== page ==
9th General Assembly Information


With its 21 member nations comprising more than half of humanity, the Asian Conference of Religions for Peace (ACRP), now generally known as Religions for Peace Asia, will hold its Ninth Asian Assembly in Tokyo in 19th-22nd October 2021 in online mode. It will be preceded by the Youth Pre-Assembly and the Women’s Pre-Assembly. Because of the unprecedented and ongoing crisis caused by the COVID-19 pandemic, the General Assembly has been delayed by a year and this year will have to be conducted virtually or online because of the uncertainties regarding travel, quarantines and vaccination roll-outs.

The General Assembly may be preceded by the delayed and simplified 2020/21 Olympic Games, and will be held via ZOOM. The central theme of the 2020/21 Asian Assembly will be Asian Religious Communities in Action: Moving towards an Inclusive, Healthy, Prosperous, Peaceful Asia in developing an interfaith movement working for positive peace and shared well-being across Asia and the Pacific based on the national chapters with the objective to create formal links with key umbrella religious organizations, governments, key international and regional agencies and relevant research organizations in universities.

Because of the pandemic, some changes have been made to the proposed architecture of the General Assembly, including a special session on the COVID-19 pandemic and Asia’s religious communities as the Plenary III of the General Assembly. Additionally, because of the Executive Committee decision in March 2021, the Assembly will be conducted online. As a result, the original set of proposals have been simplified. The Assembly will be held over 4 days and for three and a half hours per day and in the afternoon (Japan time).

The overall aims of the General Assembly are to approve a new constitution, appoint the office-bearers for the next five years, approve the Assembly declaration and, lastly, to approve a series of recommendations as part of an ACRP action plan that would guide the organization and the Tokyo secretariat until the next Assembly, probably in 2025.

2. General Assembly Aspiration

The year 2020 has marked the 50th anniversary of the First World Assembly of Religions for Peace International (known as World Conference on Religions and Peace/WCRP then), held at Kyoto Japan in 1970. In October of the commemorative year, Asian Conference of Religions for Peace/ ACRP (also known as Religions for Peace Asia) was hoping to convene its Ninth General Assembly in Tokyo Japan, but this has been postponed for 12 months due to the pandemic of COVID-19. In this context, the Tokyo Assembly in October 2021 will be a moment where we recall and commemorate the past fifty years and also reaffirm our unambiguous commitment to action, envisaging a promising future of ACRP, of which we all envisage.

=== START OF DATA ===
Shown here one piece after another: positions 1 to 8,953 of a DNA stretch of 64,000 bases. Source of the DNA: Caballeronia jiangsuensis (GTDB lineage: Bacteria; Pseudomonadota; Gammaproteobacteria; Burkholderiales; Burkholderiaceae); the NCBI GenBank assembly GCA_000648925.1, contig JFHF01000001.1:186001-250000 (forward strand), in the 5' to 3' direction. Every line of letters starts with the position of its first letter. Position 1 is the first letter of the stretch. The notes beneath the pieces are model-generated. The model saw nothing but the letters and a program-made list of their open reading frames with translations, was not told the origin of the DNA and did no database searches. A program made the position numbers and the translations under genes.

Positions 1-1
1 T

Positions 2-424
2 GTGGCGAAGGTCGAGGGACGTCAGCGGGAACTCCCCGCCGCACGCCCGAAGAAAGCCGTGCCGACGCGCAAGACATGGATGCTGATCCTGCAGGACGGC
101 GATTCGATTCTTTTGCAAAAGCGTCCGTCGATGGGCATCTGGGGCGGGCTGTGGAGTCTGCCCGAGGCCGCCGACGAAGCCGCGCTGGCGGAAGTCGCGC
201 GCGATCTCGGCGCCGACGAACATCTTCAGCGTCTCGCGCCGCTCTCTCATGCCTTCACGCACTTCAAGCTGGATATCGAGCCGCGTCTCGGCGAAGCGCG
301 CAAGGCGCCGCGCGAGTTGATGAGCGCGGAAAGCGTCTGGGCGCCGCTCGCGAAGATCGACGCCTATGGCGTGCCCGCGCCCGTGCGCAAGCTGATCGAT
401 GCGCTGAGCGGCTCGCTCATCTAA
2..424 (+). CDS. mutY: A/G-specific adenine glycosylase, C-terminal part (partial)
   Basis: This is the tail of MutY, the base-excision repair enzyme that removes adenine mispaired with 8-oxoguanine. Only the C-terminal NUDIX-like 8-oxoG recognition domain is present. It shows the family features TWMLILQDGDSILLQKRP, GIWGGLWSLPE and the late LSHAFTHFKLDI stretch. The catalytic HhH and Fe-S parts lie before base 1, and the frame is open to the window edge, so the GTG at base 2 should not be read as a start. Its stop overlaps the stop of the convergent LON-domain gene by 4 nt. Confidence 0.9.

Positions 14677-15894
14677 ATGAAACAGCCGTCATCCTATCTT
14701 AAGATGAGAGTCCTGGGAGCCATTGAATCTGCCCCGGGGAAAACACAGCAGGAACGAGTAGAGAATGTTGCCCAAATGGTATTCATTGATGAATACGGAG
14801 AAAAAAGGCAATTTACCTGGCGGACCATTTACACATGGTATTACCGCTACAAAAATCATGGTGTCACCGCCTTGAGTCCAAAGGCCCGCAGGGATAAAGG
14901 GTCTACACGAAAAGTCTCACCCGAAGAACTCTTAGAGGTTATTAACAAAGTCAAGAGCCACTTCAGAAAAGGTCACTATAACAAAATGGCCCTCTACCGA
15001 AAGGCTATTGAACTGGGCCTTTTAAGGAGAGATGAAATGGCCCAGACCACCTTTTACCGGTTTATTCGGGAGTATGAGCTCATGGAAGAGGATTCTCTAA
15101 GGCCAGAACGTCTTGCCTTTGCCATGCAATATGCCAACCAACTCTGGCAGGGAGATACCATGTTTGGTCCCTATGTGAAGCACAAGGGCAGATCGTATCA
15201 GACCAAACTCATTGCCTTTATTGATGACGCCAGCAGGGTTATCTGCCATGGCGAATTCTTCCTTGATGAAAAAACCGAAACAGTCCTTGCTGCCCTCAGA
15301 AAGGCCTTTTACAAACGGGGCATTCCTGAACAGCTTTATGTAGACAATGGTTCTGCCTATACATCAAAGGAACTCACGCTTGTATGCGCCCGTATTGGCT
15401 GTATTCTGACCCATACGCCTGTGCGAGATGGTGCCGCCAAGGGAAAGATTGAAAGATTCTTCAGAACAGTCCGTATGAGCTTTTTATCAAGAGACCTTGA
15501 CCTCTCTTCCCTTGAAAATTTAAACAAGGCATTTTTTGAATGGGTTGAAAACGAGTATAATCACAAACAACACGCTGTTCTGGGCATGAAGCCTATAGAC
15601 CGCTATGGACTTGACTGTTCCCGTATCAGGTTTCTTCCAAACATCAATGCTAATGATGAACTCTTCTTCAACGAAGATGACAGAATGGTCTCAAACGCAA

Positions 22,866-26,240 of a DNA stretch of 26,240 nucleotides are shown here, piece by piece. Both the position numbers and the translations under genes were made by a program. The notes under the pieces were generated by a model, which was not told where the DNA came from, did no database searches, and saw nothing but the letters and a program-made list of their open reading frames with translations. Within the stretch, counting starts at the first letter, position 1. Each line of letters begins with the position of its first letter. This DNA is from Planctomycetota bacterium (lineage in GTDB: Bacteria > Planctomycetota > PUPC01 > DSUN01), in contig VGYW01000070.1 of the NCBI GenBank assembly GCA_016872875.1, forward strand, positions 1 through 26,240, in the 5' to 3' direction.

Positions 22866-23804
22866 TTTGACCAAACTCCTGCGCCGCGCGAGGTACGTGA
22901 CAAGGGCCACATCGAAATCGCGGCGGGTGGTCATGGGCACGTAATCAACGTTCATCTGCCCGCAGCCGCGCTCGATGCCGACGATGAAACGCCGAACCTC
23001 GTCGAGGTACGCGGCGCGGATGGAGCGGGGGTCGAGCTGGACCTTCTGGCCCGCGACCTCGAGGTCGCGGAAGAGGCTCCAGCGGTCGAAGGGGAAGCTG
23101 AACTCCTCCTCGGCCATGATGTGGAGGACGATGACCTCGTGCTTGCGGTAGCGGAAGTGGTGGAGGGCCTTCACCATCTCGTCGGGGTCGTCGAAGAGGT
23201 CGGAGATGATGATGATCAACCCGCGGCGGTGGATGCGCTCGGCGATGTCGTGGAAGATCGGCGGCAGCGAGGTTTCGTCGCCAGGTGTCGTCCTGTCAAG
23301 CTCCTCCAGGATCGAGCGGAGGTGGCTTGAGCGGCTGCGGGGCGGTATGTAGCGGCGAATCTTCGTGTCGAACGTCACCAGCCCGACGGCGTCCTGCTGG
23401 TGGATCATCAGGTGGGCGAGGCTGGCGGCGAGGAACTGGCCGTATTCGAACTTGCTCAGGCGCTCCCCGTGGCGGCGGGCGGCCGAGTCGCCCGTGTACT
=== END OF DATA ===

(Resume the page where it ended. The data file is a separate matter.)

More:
In the recent past, ACRP adopted the Strategic Action Plan (2015) and the document titled, “The Remedial Strategies for ACRP’s Advancement (2017)” both of which would assist ACRP in becoming a more action-driven organization. Taking into consideration these opportunity-given documents for change, we plan to utilize the General Assembly in Tokyo to envision and make real changes in our way of thinking and in our genuine commitment on the ground to action for social communities, who need our assistance.

We will be able to demonstrate that we have already changed by our already-completed achievements and success stories in the Tokyo Assembly in 2021.

We are urged to avoid becoming engaged in discussions, which bring about less fruitful results in our General Assembly. Rather,, who are gathered online, with the aim of making ACRP into a multi-religious movement rather than a conference. The Tokyo Assembly in 2021 therefore ought to be a showcase for reaffirming and further strengthening our commitment to concrete activities, which will assist in ameliorating the plight of people, including the most vulnerable in Asia and the Pacific.

The pandemic of COVID-19 has presented unprecedented health challenges across the world. And it has impacted negatively on the maintenance of the world economy, which sustains the well-being of the world’s population. In this context, therefore, the members of ACRP during the virtual Ninth General Assembly are tasked to plan and implement ACRP’s multi-faith commitment to concrete activities, which could become a driving force to lessen the impact of the pandemic.

3. General Assembly Objectives

The objectives of the General Assembly are:
1) To streamline ACRP and make it a more action-oriented organization;
2) To reaffirm and strengthen ACRP’s commitment and engagement in assisting people, whose lives and livelihood are being placed at risk in the Asia-Pacific region, in collaboration with other partners so that we can provide genuine benefits for them;
3) To advance ACRP further in a changing Asia-Pacific region;

4. Modality of Assembly Presentation

The Ninth General Assembly of ACRP will be convened online. The virtual Assembly will be proceeded with the software called “ZOOM Meeting” not “ZOOM Webinar” so that the open communication cannel among the Assembly participants can be secured.

The Plenary Session I, IV and V on business will be the closed session, and the Opening & Closing Ceremonies, Plenary Sessions II & III and Commission Session will be open to the wider audience. The YouTube channel will be available for the open programs.

At present, it is conceived that a stage as the hub of the four-day operation of the General Assembly is to be set up as long as the Assembly Budget permits and it is technically feasible. Those, who wish to join the open sessions of the Tokyo Assembly, are required to register with them in advance.